What About Ephesians 2:8-9?

When any good Protestant is confronted by the Catholic doctrine of salvation by grace through faith and works, one of the first questions will inevitably be… but what about Ephesians 2??

“For by grace you have been saved through faith; and this is not your own doing, it is the gift of God – not because of works, lest any man should boast.” (Eph 2:8-9)

Eustache Le Sueur, The Preaching of St Paul at Ephesus, 1649 (Musée du Louvre, Paris)

It’s hard to over-estimate the importance of Ephesians 2 for sola fide. It’s the Protestant go-to verse, just like James 2 is the Catholic go-to verse for “faith and works.” (Ok, seriously Catholics, we have a Latin word for EVERYTHING but not for this? Where is the convenient Latin tag? What’s the point of being Roman Catholic if the Protestants get all the fun Latin?? Just. Cruel.

Anyway… James 2 says:

“You see that a man is justified by works and not by faith alone… For as the body apart from the spirit is dead, so faith apart from works is dead.” (James 2:14-17, 24, 26)

Both Catholics and Protestants think that “their” verse is pretty damn obvious and you have to be an idiot not to see it. The other verse, however, has to carefully considered in its context and lexical complexity and even then… well, sometimes things just aren’t that important.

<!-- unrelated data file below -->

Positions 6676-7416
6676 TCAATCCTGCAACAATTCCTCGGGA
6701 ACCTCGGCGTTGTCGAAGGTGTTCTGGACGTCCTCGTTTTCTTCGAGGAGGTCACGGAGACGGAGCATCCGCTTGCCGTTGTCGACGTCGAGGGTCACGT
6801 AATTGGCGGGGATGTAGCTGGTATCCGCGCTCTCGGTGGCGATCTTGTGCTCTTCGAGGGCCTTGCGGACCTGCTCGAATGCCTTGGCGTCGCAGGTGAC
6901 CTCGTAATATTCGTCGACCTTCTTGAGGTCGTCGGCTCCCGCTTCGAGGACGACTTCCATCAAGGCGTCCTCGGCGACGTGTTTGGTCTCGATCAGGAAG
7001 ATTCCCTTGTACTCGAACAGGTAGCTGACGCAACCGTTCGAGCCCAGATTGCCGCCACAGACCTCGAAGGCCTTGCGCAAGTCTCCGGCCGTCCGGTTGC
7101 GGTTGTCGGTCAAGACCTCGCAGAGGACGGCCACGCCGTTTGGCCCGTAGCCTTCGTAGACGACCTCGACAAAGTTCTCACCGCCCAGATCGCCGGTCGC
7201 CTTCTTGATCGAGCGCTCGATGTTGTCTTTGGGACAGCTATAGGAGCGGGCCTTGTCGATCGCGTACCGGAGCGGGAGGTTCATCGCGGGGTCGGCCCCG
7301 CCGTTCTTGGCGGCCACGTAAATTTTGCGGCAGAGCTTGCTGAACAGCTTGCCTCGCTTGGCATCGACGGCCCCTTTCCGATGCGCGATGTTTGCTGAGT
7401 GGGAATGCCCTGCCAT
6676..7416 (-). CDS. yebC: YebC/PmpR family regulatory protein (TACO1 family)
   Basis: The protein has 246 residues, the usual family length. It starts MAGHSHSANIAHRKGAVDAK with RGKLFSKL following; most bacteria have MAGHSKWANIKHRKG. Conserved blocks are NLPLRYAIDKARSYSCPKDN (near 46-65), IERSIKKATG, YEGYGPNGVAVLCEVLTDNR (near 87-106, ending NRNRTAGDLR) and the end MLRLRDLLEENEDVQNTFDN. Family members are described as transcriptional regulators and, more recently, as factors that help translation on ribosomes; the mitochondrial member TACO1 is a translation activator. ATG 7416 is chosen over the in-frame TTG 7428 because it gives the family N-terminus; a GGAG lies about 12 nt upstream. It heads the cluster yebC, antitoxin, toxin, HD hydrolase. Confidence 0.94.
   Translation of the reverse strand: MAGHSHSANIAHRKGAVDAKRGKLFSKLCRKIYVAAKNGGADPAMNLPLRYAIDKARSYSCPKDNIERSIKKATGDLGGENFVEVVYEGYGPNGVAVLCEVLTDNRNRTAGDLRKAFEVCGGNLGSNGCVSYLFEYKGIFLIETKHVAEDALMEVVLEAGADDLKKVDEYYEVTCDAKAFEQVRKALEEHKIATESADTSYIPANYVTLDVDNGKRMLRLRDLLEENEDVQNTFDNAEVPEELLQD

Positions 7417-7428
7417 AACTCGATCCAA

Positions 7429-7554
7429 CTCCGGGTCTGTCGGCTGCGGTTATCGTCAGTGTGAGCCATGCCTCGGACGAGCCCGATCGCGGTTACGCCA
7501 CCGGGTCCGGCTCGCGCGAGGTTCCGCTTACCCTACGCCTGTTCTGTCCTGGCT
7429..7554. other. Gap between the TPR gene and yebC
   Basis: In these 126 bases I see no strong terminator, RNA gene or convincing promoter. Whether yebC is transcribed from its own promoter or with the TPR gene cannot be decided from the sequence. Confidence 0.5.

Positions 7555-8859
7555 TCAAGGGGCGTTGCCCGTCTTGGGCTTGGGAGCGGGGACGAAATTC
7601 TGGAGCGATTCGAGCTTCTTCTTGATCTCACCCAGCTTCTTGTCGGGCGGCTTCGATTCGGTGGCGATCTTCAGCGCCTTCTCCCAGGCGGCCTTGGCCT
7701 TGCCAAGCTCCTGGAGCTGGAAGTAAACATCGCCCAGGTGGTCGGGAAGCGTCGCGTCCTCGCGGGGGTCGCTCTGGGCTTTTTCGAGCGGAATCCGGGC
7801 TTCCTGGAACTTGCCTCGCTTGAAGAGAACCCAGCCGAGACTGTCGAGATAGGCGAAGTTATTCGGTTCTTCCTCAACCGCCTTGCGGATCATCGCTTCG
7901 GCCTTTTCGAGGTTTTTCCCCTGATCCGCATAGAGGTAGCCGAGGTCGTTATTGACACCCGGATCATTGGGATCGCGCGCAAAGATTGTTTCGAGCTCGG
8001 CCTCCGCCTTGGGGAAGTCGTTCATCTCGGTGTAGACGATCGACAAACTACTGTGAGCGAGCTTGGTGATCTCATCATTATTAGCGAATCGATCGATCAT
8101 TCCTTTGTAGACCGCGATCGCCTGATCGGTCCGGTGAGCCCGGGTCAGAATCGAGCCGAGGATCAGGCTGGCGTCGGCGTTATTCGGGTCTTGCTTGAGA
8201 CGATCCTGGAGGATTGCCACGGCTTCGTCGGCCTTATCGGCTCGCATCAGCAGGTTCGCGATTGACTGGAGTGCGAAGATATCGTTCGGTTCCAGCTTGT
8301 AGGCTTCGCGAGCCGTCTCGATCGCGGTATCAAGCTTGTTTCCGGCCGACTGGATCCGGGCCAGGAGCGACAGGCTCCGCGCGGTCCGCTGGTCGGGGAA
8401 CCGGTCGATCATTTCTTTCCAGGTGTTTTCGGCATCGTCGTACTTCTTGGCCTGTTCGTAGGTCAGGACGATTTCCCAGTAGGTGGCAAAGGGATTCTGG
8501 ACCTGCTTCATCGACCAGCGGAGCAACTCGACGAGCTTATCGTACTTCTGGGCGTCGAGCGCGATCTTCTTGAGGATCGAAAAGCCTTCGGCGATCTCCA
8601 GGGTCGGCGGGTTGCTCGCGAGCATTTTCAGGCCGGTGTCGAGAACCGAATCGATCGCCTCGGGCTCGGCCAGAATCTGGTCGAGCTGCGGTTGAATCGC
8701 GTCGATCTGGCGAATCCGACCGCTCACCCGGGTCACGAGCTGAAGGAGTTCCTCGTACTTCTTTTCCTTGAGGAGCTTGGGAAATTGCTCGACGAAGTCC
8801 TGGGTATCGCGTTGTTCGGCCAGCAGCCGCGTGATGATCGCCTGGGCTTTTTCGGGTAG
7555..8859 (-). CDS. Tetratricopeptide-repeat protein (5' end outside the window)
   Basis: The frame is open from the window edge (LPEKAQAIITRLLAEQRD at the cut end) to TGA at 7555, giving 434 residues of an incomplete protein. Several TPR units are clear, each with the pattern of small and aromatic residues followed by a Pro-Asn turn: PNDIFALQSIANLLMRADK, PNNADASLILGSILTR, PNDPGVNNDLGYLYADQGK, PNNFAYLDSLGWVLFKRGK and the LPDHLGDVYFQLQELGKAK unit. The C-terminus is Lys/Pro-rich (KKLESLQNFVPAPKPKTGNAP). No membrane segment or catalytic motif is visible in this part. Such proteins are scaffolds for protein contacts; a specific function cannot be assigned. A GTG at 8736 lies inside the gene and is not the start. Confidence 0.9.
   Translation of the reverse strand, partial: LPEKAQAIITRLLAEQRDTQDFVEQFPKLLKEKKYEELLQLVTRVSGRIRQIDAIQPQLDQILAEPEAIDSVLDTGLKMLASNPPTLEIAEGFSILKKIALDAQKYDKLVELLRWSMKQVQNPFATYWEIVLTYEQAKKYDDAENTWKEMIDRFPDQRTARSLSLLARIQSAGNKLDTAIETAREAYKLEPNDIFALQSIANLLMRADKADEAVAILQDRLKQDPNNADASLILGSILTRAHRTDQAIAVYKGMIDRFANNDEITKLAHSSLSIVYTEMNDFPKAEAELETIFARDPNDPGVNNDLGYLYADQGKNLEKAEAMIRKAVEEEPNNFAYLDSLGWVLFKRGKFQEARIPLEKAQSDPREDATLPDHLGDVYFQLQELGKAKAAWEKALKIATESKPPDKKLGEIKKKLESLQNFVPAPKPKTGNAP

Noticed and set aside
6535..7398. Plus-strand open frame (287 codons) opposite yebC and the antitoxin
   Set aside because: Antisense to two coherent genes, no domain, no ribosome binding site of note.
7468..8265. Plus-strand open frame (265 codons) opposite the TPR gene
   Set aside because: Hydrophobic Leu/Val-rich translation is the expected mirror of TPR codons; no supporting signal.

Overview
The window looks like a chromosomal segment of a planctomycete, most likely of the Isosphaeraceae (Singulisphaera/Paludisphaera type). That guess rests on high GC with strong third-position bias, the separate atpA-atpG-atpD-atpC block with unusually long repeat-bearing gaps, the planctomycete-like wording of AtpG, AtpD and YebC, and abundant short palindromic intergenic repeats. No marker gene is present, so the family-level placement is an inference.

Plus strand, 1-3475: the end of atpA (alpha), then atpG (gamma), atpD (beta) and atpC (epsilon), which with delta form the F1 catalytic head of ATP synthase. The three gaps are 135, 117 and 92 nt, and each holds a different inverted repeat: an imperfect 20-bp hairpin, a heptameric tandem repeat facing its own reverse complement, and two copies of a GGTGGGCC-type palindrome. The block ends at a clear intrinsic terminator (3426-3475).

I think both Catholics and Protestants have a tendency to do this. The result is that when we discuss sola fide, it can often descend into a Punch and Judy show. You bash me with Ephesians 2, I bash you back you with James 2, and back and forth it goes… a bit like the tennis actually.

Having been a Protestant and now a Catholic, I can assure you that I’ve been on both sides of the bashing. And the unfortunate fact is that neither of these verses is as simple as its champions think it is. Both can be explained simply… or simply explained away; and honestly, this depends more on our prior beliefs than the merits of the actual arguments in question. Yes, it’s a shame but it’s also the truth.

All of which is to say, I don’t think the key to resolving the faith and/or works dilemma is in either of these passages.

But neither do I think that Ephesians 2:8-9 can be used to disprove Catholicism, or indeed to prove Protestantism – because it just doesn’t deal with the sorts of questions we’re asking.